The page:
PIC programming for computer to PIC

Discussion in 'Embedded Systems and Microcontrollers' started by thisdabest, Feb 16, 2014.

  1. ErnieM

    AAC Fanatic!

    Apr 24, 2011
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    (With apologies to the OP) When one answers a questions not asked it's basically a thread hijack. It should be everyone's job to help push a thread back on topic.
     
  2. Brownout

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    Jan 10, 2012
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    The question was for help using a computer to control lights. I consider my responses on topic. I consider it my obligation to offer alternative solutions that accomplish the objective, especially if the solution is simpler to implement. Being the OP, by his own admission, had no experience with USB, he could benefit from the suggestion of alternative solutions. It's the OP's call and not yours.

    I've love to continue playing your game, but you continue to take it further off-topic. In the future, I suggest if you think someone's answer is improper, you report it and let the mods sort it out. Pursuing other contributors like this only makes it harder to stay on topic.
     
    Last edited: Feb 17, 2014
  3. takao21203

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    Apr 28, 2012
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    in some sectors of the software business offtrack creativity and playing around with solutions is exactly what is asked for. More than never, you'd be the one who implements something new, without a book, maybe some stuff from years ago but that does not sell so much anymore.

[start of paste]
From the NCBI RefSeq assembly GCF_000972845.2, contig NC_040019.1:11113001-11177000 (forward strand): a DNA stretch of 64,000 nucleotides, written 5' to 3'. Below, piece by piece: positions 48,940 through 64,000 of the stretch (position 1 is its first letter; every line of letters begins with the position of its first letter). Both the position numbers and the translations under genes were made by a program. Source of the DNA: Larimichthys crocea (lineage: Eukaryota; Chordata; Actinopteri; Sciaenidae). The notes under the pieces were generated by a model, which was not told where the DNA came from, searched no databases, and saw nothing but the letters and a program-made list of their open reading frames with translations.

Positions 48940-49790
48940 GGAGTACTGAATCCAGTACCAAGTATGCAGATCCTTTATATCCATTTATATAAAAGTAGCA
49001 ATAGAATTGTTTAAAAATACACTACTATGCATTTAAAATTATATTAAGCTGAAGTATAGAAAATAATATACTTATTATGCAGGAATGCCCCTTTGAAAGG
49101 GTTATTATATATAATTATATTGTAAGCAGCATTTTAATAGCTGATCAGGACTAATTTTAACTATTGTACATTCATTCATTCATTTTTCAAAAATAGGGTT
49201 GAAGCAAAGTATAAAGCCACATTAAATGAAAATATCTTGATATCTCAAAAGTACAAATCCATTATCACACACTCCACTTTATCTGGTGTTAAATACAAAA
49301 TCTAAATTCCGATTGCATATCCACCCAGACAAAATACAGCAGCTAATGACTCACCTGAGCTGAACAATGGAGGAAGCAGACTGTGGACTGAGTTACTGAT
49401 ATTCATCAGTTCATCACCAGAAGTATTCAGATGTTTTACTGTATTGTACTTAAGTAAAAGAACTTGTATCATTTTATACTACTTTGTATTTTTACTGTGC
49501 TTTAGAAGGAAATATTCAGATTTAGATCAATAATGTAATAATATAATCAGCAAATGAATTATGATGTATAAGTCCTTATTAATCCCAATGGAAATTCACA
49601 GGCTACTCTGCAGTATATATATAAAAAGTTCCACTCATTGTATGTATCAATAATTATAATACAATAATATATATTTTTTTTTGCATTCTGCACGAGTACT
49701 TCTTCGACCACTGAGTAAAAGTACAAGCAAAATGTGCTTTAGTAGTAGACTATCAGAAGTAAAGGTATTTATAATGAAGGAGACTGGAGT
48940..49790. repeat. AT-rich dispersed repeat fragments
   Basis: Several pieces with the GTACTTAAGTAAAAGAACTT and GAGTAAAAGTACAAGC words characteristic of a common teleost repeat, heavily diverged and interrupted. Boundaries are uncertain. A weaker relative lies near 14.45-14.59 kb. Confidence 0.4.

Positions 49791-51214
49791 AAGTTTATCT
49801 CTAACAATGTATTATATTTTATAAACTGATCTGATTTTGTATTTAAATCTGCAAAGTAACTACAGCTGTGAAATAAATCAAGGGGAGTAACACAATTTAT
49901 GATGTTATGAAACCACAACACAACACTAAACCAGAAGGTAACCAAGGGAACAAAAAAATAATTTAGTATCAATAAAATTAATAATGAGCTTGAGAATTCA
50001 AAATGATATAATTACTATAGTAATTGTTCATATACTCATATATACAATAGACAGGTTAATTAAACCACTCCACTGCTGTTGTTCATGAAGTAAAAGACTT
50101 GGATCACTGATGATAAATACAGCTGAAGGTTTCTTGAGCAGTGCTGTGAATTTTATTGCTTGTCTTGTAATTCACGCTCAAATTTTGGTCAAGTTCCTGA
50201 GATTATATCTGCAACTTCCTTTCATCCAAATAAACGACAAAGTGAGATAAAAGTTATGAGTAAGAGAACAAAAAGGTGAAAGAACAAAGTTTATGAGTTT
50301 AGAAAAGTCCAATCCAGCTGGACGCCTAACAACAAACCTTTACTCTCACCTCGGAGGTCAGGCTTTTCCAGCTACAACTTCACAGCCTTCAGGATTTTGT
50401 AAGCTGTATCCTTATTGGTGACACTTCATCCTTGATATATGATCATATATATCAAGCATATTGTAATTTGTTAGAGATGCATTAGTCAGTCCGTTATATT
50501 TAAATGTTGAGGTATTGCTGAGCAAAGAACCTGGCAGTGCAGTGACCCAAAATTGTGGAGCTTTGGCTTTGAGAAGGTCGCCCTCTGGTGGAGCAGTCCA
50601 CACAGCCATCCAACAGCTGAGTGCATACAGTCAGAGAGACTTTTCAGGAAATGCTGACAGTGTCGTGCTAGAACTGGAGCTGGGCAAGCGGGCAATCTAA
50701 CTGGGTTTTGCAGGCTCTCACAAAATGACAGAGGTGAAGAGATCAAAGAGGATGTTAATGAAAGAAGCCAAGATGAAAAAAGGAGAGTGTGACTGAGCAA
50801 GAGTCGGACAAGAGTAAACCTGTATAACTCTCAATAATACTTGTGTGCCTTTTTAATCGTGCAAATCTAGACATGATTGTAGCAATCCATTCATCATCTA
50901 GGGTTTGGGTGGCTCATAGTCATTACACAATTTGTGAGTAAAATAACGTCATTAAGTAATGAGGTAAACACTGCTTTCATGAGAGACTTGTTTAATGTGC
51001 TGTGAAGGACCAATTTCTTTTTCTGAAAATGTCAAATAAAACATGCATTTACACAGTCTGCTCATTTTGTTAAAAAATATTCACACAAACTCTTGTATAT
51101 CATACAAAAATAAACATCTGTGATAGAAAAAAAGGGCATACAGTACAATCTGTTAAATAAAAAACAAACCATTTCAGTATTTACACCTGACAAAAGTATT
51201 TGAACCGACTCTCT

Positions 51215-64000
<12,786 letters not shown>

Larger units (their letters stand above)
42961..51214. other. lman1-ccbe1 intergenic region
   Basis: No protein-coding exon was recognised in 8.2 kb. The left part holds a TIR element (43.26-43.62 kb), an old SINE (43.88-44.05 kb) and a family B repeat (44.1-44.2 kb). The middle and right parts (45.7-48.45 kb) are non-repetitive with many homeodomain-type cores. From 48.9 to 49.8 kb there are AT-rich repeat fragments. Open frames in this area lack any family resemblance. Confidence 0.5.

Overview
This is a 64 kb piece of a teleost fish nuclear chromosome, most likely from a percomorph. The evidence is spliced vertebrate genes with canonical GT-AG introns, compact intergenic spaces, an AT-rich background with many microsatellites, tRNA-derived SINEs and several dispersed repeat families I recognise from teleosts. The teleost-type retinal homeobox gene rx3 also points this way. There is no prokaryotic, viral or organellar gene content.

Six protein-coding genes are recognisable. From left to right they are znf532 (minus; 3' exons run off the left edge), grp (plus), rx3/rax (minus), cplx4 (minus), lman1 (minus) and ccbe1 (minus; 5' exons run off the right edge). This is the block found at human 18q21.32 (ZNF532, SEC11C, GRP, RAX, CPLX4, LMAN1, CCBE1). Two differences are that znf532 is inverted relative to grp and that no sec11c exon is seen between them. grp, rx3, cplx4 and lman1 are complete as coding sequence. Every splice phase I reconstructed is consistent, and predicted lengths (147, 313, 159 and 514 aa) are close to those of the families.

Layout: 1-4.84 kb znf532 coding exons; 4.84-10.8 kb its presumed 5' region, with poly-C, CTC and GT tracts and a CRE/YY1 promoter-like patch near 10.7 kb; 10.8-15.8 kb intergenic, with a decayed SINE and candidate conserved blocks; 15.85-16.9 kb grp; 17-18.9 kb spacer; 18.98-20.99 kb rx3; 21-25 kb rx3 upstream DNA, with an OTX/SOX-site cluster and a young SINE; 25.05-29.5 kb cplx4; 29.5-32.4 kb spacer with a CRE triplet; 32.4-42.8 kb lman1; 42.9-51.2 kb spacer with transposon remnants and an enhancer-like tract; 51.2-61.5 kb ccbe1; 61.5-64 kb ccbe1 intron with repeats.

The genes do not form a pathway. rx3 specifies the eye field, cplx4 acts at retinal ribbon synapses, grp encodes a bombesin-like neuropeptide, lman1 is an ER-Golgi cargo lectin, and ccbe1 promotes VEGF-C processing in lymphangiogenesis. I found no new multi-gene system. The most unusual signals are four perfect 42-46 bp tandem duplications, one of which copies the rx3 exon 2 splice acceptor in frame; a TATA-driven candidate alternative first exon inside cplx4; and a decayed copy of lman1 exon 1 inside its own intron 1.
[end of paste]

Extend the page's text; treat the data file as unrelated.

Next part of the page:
For engineering, there could be a superior who has some idea and who in case of doubt will insist (even if it annoys customers).

    As it looks OP wants to do a private project, and question was somehow answered. Maybe we can read some results soon.
     
  4. spinnaker

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    Oct 29, 2009
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    Don't worry you were 100% right in offering the alternative. The OP might not know such a solution existed and assumed USB was the only alternative. The only way I would change your suggestion would be to tell the OP to look at the MAX232. It really is not hard to interface to RS232 with that chip.
     
    takao21203 likes this.
  5. Brownout

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    Thanks! I also used MAX232 with my PIC projects. Problem is, new computers don't have RS232 ports, and so I have to use the converter. If you use the mini-module, the outputs are 3.3v CMOS and you don't need the MAX chip, though I leave it on my board becuase I know I'll need it again in the future.
     
  6. spinnaker

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    So that is the module you mentioned before? An interface between the PCs USB port (making it look like a serial port) and the SDI to the Pic?

    If so that is an excellent choice. I might look ar one of those. I did not know that existed. Much more simple than the Max232.
     
  7. THE_RB

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    Feb 11, 2008
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    It's not a hijack.

    When the OP is struggling to do something the hard way, it is good advise to suggest doing it the easy way.
     
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  8. takao21203

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    Apr 28, 2012
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    Why do you insist USB is so difficult?

    I got it going within a day, even adapting it for a not supported PIC.

    Just browse the source as many times as necessary, and *compile* it.

    If you have a chip that's supported it should compile straight away.

    it does not matter if it is for a demo board with loads of stuff on it.

    Simply comment out all activity except the enumeration (until the Windows program can make contact to the device).

    OK one thing is you need Visual Studio, and you need to have some clue of Windows C++, but also the full source is supplied.

    There are plenty of example designs supplied- as I said, just comment out (deactivate) functionality that needs components on the demo board and which is not present in your circuit.